Steve Hackett on the Genesis songs he never tires of playing

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      When Steve Hackett called me from Boston a while back to talk about his current Genesis: Revisited tour–which hits Vancouver this Thursday (December 11)– I was curious as to which Genesis songs were going over best of late. And he was happy to fill me in.

      “Well let me see,” he pondered. “We start off with ‘Dance On a Volcano’, and then we move on to ‘Squonk’–from the same album, Trick of the Tail–and in a way, the high-energy one–in a tricky time signature–is really ‘Dance on a Volcano’, but then ‘Squonk’ is…it’s like a mainstream rock number, really, isn’t it? But without a chorus. Got those tricky high parts for singers. And it’s really just a stomp, that one, a stomp and a march.

      “Then you have ‘Dancing With the Moonlit Knight’, which is extremely experimental, which runs the gamut of styles from Scottish plainsong to Elgarian verse, anthemic, then something which becomes fusiony, little bits of musical evolution creep in–a hint of Mozart, and a dash of Mahavishnu Orchestra–and a lot of Genesis. And a little bit of Disney at the end of that too.

      “We used to call one little squence ‘Disney’, where it was a very quiet little jam session where we all faded ourselves in and out of that, and I think it was a Genesis trick to sometimes use something…it became part of our style to do very quiet, restrained jams. And I think restraint was part of the style–not to always go for it with every solo, but for people to give each other space and learn to listen to other people. Shut up occasionally.”

      So does Hackett have a particular fave Genesis song that he never tires of playing?

      “Well actually I really love ‘Fountain of Salmacis’. I love it for all sorts of reason. Actually I think I love them all or I wouldn’t do them. ‘Watcher of the Skies’ still gives me a blast. ‘Firth of Fifth’–still get a rush from that. All of them, basically. There really isn’t a bad song that we play live, because I’m in sole charge of the choice of songs, although I’m open to suggestions when people make them. I think it’s a huge crowd pleaser. It’s really a set that’s designed for and by the audience.”

      Tickets are still available for Steve Hackett at the Vogue. You can get them here.




      Dec 8, 2014 at 12:42am

      I saw the Hackett show last night in Los Angeles. I've been to a lot of new and old concerts. I was expecting poor vocals and a lot of guitar solos. I was wrong. It turns out that Steve Hackett is the guy from Genesis who understood the legacy of those amazing songs from the 1970's. The music was transcendent. He fixed one glaring problem from the old Genesis days, namely, you could actually here the guitar work. He's a master of playing the right note at the best time. I was shocked at the beauty of the music and at the realization that the other members of Genesis really held this guy back. I've never seen guitar work that was so appropriate for the moment. He must have been tortured for 40 years to want to re-record all of this old material his way. And put on the most profound concert I might ever have seen. Ridiculous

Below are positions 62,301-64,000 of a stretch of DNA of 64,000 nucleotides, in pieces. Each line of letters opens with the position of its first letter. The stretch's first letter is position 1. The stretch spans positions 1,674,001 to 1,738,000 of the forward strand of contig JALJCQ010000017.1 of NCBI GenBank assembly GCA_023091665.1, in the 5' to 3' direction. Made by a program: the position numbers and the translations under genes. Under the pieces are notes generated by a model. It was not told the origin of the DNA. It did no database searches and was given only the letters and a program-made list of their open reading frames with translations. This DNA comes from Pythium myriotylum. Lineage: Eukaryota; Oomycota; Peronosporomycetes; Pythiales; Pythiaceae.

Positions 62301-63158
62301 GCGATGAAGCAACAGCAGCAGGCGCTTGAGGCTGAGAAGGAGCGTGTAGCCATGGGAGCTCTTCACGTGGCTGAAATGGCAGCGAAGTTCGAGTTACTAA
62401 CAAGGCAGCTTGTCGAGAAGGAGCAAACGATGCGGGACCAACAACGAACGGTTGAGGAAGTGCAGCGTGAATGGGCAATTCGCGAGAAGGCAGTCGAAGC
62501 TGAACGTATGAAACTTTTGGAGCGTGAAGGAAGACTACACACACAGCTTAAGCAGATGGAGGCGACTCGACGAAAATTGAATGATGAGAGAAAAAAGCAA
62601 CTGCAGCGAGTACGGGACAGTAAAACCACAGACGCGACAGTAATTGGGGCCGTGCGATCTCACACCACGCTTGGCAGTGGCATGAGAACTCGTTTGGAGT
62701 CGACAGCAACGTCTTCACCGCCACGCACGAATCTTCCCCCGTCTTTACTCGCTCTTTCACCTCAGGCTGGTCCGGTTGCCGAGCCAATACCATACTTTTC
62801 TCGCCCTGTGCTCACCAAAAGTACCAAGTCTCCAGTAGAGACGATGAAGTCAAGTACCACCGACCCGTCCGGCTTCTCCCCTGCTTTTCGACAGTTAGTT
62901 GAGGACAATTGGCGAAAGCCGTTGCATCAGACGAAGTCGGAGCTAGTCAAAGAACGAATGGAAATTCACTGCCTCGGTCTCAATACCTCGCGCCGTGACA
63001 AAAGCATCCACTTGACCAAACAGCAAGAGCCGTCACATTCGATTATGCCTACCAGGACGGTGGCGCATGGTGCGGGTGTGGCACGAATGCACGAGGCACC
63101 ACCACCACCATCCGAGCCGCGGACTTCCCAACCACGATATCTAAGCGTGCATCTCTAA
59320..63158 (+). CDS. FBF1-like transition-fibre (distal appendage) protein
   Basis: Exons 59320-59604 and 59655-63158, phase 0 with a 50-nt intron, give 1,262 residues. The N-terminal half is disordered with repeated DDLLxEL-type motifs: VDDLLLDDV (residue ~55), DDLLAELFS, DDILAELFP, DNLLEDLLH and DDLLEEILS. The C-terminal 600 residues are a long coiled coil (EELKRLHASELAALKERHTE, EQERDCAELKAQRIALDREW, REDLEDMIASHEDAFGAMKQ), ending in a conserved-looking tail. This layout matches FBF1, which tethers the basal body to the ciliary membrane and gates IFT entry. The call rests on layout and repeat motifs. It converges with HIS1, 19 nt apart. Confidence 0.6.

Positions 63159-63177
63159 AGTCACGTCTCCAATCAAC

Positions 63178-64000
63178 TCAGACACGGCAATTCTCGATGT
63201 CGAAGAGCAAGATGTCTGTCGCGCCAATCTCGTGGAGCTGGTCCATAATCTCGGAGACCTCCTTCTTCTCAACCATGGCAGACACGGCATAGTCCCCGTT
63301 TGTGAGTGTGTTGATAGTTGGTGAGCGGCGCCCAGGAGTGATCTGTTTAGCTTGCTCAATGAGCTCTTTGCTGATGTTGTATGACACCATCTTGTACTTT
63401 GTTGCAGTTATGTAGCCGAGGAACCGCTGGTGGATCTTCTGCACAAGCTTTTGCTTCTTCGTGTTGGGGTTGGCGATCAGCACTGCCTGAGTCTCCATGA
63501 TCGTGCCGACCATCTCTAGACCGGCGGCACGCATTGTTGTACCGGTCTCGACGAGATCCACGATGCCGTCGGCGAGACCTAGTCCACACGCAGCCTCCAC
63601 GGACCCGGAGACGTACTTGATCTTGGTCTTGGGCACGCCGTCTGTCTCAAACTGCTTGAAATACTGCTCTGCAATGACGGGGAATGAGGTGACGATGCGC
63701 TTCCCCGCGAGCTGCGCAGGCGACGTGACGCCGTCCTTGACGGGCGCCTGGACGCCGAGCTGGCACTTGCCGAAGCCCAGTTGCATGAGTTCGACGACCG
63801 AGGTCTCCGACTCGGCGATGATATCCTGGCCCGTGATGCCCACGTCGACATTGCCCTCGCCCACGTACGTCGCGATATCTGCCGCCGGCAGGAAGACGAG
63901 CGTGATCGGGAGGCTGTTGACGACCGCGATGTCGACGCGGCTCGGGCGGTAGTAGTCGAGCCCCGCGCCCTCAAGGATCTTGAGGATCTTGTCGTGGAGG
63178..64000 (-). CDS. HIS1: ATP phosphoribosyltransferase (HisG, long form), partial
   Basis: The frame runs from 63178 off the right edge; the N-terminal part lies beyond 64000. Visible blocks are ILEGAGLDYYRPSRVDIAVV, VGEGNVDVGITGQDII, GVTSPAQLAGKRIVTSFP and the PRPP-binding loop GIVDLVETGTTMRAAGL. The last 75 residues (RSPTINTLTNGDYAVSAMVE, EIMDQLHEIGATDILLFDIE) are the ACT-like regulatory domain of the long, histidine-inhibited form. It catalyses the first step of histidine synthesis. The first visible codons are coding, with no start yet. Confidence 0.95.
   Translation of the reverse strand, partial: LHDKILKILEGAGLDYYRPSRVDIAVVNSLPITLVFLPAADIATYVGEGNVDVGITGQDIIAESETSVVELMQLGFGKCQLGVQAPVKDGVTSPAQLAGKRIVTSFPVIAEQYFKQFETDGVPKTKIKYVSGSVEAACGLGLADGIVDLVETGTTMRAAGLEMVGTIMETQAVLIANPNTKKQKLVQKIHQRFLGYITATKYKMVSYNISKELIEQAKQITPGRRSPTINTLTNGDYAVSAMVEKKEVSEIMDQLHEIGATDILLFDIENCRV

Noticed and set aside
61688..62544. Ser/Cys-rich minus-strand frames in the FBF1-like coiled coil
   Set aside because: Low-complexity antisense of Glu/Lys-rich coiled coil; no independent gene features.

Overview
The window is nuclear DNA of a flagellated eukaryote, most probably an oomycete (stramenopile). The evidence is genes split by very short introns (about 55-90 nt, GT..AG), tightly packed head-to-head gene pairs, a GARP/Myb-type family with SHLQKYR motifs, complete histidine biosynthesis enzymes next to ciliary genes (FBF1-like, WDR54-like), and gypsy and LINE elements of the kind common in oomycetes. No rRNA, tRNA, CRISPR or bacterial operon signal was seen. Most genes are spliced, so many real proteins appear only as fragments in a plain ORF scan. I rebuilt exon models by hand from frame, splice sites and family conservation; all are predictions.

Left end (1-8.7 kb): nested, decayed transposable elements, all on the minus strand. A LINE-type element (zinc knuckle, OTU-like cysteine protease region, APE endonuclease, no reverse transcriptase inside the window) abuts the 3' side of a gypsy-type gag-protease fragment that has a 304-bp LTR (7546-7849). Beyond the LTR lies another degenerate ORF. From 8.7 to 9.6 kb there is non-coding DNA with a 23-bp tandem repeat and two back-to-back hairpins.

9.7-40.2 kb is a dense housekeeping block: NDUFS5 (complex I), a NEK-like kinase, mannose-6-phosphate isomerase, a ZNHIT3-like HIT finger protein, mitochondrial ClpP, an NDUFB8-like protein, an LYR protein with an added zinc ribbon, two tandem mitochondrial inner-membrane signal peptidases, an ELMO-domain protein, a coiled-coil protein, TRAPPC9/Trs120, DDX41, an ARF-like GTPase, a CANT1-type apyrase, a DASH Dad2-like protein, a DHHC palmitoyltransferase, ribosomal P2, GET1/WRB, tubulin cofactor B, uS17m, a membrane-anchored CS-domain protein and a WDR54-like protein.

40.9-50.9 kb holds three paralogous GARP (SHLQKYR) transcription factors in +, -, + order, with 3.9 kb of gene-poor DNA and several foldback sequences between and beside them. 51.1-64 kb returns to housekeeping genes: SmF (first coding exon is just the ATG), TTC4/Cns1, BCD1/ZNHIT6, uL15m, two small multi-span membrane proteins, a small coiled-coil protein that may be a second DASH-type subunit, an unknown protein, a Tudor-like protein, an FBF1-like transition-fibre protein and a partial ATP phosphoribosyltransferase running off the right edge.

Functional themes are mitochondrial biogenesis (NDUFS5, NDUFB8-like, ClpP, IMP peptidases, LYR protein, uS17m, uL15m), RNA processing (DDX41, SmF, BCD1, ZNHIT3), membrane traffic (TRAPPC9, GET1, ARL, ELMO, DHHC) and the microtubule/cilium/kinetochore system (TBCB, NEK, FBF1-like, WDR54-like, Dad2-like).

Martin Dunphy

      Dec 8, 2014 at 12:49am

      Just what I was hoping to hear. Now if only the sound at the ole Vogue is up to it...

      Pat Crowe

      Dec 8, 2014 at 1:34am

      Thank you thank you, Jesus !He's here!!
      Don't worry Marty.
      The sound man will dial it in in to perfection.
      Nobody do anything bad before the show. Show up straight and sober. This is NOT the sort of music that lends itself to substance abuse.
      Then get home after!
      Mother's watching!

      Pat crowe

      Dec 8, 2014 at 2:08am

      @sunscreenal. Steves sound was front and centre in the band live. It was never forefront again as prominently with Steurmer/Rutherford.
      But what was really lost from the bands sound when Steve left was balance. A, dare I say "sinister"{maybe his Vancouver days} counter to the public school boys, "civilized" presentation. Steve was the antipop sensibility that Phil was driving the band towards. As well as not being considered for songwriting credits, He was smoked out. And the band suffered to great monetary destruction after Steve left. Ahem!
      But where are they now? This is it, And better in my mind than it. Who would you rather see? Phil or Steve?
      Steve brings the heart and soul of what seems to have been lost and largely forgotten today of what a real LIVE show is all about. The music. The audio quality. And the presentation.
      This is it.


      Dec 9, 2014 at 5:12am

      Saw him four times last year year ,first concert I nearly cried such a thing of beauty
      This saw him eight times just so good


      Dec 12, 2014 at 8:05am

      Just go to Steve's show. You will experience Genesis from 40 years ago; a luxury you may never have been afforded when you were younger. Then watch as a predominantly male crowd turns into teenagers again, wrapped up in amazingly complex care and detailed reproduction of the music. If you think it's not Gabriel, Phil, Bruford, or Tony what you may discover is Steve had a significantly more critical role than any of the members not playing Genesis songs today admit. I love Gabriel more than any member, but Steve now has a special place in my heart as well.

      Martin Dunphy

      Dec 12, 2014 at 11:22am

      Agreed, Jeff, every word. I hadn't seen Hackett before last night, but that concert was almost transcendent. It's up there with my top three or four, lifetime. And to be able to see him and that great band in such intimate quarters was an incredible luxury.

      Gary Freer

      Dec 18, 2014 at 5:18am

      explore his many solo albums too - there are many treasures there.

      It's genuinely moving to see him getting this success and recognition so late in his career.